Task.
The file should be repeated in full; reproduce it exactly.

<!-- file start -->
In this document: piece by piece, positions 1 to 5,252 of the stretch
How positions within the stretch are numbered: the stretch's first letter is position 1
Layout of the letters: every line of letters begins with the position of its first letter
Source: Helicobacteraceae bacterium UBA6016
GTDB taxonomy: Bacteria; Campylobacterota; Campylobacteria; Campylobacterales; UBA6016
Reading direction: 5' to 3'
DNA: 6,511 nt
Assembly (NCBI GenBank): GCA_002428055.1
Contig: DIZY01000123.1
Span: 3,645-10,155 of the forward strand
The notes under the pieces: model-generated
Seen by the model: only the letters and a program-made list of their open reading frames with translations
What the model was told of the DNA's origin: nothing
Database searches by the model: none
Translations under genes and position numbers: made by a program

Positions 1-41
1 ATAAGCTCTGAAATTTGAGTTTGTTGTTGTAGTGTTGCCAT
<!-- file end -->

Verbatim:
In this document: piece by piece, positions 1 to 5,252 of the stretch
How positions within the stretch are numbered: the stretch's first letter is position 1
Layout of the letters: every line of letters begins with the position of its first letter
Source: Helicobacteraceae bacterium UBA6016
GTDB taxonomy: Bacteria; Campylobacterota; Campylobacteria; Campylobacterales; UBA6016
Reading direction: 5' to 3'
DNA: 6,511 nt
Assembly (NCBI GenBank): GCA_002428055.1
Contig: DIZY01000123.1
Span: 3,645-10,155 of the forward strand
The notes under the pieces: model-generated
Seen by the model: only the letters and a program-made list of their open reading frames with translations
What the model was told of the DNA's origin: nothing
Database searches by the model: none
Translations under genes and position numbers: made by a program

Positions 1-41
1 ATAAGCTCTGAAATTTGAGTTTGTTGTTGTAGTGTTGCCAT